Insurers incur Operating Losses (Claims Costs Expected Claims Costs + Profit Margins + Risk Premiums) and become insolvent when they have insufficient resources to pay all their obligations. Insolvent insurers should close their doors, but may continue for many years, as may insolvent health care providers. Insolvent insurers (health care providers) put policyholders (patients) at great risk for denied or delayed care due to insurer (provider) malfeasance or negligence.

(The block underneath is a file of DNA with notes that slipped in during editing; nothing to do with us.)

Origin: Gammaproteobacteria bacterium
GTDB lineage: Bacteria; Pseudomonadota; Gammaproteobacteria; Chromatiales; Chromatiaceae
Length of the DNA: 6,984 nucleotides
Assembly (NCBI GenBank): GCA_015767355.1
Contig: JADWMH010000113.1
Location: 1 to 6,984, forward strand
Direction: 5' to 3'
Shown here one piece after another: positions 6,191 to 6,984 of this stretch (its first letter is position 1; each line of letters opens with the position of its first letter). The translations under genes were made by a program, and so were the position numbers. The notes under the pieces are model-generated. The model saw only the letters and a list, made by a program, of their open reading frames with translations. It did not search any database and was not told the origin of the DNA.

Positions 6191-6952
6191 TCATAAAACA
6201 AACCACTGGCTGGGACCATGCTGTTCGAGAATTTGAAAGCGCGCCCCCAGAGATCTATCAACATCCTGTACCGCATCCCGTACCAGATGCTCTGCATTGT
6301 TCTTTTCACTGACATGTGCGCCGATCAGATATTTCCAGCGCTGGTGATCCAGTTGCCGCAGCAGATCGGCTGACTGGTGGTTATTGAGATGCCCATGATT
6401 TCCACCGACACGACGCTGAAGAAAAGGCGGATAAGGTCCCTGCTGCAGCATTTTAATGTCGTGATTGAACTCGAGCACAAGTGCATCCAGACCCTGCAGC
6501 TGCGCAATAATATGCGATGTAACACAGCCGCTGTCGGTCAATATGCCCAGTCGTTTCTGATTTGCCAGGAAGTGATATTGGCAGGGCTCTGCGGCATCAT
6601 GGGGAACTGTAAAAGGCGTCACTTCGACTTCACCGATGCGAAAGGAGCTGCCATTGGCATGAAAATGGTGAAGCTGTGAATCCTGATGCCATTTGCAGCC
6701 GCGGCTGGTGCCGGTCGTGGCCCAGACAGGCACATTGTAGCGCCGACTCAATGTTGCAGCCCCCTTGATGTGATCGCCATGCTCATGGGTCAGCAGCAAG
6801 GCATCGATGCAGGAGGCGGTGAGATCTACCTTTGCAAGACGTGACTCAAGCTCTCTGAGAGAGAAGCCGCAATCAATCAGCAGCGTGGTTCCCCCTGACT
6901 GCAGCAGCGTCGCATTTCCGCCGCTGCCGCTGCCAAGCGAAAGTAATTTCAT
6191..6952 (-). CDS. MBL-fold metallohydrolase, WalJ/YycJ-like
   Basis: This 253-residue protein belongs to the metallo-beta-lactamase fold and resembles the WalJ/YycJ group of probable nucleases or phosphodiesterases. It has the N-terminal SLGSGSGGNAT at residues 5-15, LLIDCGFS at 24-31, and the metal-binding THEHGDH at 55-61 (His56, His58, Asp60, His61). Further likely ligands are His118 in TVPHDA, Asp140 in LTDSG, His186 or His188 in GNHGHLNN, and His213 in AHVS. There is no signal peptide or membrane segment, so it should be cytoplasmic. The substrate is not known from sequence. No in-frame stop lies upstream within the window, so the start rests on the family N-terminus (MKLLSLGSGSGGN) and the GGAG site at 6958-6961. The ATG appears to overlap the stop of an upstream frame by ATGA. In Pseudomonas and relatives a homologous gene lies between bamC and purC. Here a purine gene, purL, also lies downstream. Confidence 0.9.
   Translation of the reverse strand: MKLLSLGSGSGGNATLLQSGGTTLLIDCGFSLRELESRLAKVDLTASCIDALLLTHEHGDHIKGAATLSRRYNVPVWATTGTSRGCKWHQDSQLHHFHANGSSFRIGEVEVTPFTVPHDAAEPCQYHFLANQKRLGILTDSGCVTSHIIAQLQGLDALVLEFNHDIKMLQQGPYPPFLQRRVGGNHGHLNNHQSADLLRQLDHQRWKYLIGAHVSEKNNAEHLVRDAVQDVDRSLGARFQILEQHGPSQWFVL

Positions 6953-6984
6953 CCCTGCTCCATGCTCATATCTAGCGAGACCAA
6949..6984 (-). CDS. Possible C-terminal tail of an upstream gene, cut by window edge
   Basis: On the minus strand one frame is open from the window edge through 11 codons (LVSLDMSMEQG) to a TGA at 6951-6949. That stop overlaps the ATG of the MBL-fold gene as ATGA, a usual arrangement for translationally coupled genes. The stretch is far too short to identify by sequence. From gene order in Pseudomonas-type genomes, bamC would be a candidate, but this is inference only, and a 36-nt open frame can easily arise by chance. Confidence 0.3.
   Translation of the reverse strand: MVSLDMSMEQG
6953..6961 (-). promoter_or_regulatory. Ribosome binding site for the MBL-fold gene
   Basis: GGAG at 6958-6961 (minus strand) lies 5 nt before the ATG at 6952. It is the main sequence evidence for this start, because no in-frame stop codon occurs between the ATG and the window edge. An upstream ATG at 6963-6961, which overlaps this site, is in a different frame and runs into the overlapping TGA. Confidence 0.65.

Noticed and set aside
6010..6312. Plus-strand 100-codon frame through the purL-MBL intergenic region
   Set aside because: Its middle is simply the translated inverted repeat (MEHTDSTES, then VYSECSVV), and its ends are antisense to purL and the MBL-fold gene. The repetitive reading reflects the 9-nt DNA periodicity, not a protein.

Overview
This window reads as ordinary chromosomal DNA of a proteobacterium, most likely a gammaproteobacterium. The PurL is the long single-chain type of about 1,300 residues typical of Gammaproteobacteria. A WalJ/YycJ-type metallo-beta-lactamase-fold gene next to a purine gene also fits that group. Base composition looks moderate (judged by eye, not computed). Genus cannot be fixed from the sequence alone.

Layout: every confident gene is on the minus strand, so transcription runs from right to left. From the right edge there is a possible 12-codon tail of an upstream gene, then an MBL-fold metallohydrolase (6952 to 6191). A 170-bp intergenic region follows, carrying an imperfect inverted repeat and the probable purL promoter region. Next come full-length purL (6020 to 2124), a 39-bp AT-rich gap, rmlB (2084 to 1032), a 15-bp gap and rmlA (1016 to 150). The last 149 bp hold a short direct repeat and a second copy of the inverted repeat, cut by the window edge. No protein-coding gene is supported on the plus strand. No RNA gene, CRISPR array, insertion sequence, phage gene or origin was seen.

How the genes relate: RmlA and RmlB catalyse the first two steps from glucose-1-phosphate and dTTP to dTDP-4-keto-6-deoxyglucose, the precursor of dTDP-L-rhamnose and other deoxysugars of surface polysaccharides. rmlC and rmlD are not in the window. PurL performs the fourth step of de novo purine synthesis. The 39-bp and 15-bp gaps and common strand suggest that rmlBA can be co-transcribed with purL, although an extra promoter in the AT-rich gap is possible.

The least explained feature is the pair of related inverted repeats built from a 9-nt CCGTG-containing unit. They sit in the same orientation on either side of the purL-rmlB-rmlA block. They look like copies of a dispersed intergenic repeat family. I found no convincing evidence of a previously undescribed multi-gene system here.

Insurers can prevent some insolvencies by maintaining highly liquid assets (``Surplus'') to cover excessive Claims Costs, but no insurer can prevent all risk of insolvency because the highly liquid assets devoted to Surplus are not available to produce goods or services. More Surplus decreases insurers' insolvency risks and profits. Most States have minimal statutory Surplus requirements, but this offers different levels of insolvency risk. I require all insurers to protect against insolvency with probability 0.9987, by maintaining Surplus assets sufficient to cover all Claims Cost from PLREs at, or below three standard errors above the Population Loss Ratio.